modifier = Modifier.fillMaxSize(),
    horizontalAlignment = Alignment.CenterHorizontally
  ) {
    itemsIndexed(states) { i, _ ->
      OutlinedTextField(value = states[i],
        modifier = Modifier.padding(top = 16.dp),
        onValueChange = {
          states[i] = it
        },
        label = {
          Text("Text field ${i + 1}")
        })
    }
  }
}
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KeyboardHandlingDemo2() with open soft keyboard

The user interface contains quite a few editable text fields. However, with the above implementation, the user cannot move to the next field using the soft keyboard, but must click and scroll. Fortunately, we can achieve this easily using Compose keyboard actions and options. The following lines are added to the call to OutlinedTextField():

keyboardOptions = KeyboardOptions(imeAction = ImeAction.Next),
keyboardActions = KeyboardActions(
  onNext = {
    focusManager.moveFocus(FocusDirection.Down)
  }
),
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We configure the soft keyboard to display a special Next key (ImeAction.Next) and use a FocusManager (which belongs to package androidx.compose.ui.focus) inside the onNext callback of KeyboardActions to navigate (move the focus) to the (vertically) next text field.

val focusManager = LocalFocusManager.current
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Cool, right? There is one more thing we need to do, though. Our text fields belong to a scrollable list. Moving focus does not change the portion of the list that is currently visible. Here's how to do that:

listState.animateScrollToItem(i)
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animateScrollToItem() is a suspend function, so it should be called from a coroutine or another suspend function.

coroutineScope.launch {
  listState.animateScrollToItem(i)
}
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Finally, to get a coroutine scope in a composable function, you can use rememberCoroutineScope():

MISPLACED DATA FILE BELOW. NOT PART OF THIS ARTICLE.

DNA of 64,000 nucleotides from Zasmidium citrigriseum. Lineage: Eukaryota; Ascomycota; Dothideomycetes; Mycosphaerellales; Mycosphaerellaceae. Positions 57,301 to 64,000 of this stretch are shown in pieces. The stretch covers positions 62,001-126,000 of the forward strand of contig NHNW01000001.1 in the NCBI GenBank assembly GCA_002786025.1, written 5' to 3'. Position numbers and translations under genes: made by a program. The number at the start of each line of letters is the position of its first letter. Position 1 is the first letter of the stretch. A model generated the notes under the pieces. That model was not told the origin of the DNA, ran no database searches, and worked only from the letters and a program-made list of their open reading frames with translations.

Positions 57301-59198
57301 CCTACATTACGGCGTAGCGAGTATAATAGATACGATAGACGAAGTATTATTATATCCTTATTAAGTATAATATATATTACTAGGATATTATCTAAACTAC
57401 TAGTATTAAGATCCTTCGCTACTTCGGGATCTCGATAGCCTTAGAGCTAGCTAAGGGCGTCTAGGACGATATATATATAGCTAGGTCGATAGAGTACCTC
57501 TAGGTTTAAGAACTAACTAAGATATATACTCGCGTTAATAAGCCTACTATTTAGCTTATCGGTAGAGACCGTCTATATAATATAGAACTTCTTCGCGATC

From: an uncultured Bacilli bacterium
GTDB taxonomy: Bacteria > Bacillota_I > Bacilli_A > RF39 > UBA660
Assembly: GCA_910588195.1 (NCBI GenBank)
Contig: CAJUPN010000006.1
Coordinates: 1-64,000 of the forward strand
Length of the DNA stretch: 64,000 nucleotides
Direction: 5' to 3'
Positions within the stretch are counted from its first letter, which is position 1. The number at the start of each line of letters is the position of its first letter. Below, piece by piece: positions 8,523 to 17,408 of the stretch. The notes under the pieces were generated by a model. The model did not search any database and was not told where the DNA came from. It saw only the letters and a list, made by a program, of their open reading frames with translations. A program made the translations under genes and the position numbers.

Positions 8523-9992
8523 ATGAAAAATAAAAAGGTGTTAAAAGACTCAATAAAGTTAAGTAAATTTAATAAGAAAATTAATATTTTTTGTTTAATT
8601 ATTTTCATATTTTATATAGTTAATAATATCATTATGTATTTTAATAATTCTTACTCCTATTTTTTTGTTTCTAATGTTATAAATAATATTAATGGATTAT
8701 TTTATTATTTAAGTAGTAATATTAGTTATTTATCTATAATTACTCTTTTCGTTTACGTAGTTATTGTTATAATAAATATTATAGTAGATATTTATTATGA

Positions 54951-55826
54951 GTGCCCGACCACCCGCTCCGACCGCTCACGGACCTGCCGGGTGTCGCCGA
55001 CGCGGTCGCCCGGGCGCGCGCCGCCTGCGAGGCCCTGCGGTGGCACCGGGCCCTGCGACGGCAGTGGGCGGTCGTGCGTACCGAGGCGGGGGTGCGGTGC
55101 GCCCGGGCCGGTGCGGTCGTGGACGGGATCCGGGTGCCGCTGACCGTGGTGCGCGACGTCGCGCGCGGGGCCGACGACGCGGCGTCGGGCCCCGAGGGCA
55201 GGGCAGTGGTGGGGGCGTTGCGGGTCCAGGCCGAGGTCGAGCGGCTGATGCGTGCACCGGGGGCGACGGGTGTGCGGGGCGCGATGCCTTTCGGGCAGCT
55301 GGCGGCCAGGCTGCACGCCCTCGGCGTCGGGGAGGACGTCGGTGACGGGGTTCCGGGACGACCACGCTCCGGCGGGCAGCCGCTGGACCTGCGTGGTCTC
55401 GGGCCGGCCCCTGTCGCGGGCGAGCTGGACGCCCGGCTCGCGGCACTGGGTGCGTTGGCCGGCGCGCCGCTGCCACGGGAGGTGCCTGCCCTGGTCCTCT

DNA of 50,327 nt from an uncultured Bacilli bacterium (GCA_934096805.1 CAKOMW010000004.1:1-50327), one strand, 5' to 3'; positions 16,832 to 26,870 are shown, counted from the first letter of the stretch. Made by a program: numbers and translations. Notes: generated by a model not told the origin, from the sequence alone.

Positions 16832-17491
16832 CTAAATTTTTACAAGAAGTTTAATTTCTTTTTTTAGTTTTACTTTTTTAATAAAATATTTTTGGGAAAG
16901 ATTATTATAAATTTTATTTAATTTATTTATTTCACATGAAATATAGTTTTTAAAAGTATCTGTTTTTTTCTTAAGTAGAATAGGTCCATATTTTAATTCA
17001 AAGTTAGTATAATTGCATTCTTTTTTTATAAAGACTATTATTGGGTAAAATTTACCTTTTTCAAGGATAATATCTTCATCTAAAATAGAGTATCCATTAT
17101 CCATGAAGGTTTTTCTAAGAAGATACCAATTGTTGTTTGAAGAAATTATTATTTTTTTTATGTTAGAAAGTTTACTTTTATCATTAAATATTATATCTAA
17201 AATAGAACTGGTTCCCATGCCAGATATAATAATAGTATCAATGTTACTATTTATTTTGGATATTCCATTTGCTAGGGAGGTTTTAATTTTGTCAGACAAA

val coroutineScope = rememberCoroutineScope()
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There's one more thing I'd like to show you: how to close the software keyboard.

Showing and hiding the soft keyboard

The following screenshot shows my KeyboardHandlingDemo3() composable function. It allows the user to enter a number and computes its square after the Calculate button or the special Done key on the soft keyboard was pressed. What you can't see on the screenshot: the soft keyboard is closed. This may be desirable to again show the complete user interface after the data has been input.

The KeyboardHandlingDemo3() example

Let's look at the code:

@ExperimentalComposeUiApi
@Composable
fun KeyboardHandlingDemo3() {
  val kc = LocalSoftwareKeyboardController.current
  var text by remember { mutableStateOf("") }
  var result by remember { mutableStateOf("") }
  val callback = {
    result = try {
      val num = text.toFloat()
      num.pow(2.0F).toString()
    } catch (ex: NumberFormatException) {
      ""
    }
    kc?.hide()
  }
  Column(
    modifier = Modifier.fillMaxSize(),
    horizontalAlignment = Alignment.CenterHorizontally,
    verticalArrangement = Arrangement.Center
  ) {
    Row {
      TextField(modifier = Modifier
        .padding(bottom = 16.dp)
        .alignByBaseline(),
        keyboardOptions = KeyboardOptions(
          keyboardType = KeyboardType.Number,
          imeAction = ImeAction.Done
        ),
        keyboardActions = KeyboardActions(
          onDone = {
            callback()
          }
        ),
        value = text,
        onValueChange = {
          text = it
        })
      Button(modifier = Modifier
        .padding(start = 8.dp)
        .alignByBaseline(),
        onClick = {
          callback()
        }) {
        Text(stringResource(id = R.string.calc))
      }
    }
    Text(
      text = result,
      style = MaterialTheme.typography.h4
    )
  }
}
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The computation takes place in the callback lambda. Here, the soft keyboard is closed, too, by invoking hide() on a LocalSoftwareKeyboardController instance. Please note that this API is experimental and may change in future Compose versions.

We configure a number pad with a Done key by passing keyboardType = KeyboardType.Number and imeAction = ImeAction.Done to KeyboardOptions(). The callback lambda is invoked from the onClick callback of the button and inside onDone, which belongs to KeyboardActions().

Conclusion

In this article I showed you how to interact with the soft keyboard in Compose apps. Did I miss something? Would you like a follow up? Kindly share your thoughts in the comments.


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Discussion (1)

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afzal profile image
Afzal Najam

What about using inset padding to account for the keyboard inset and move the view up?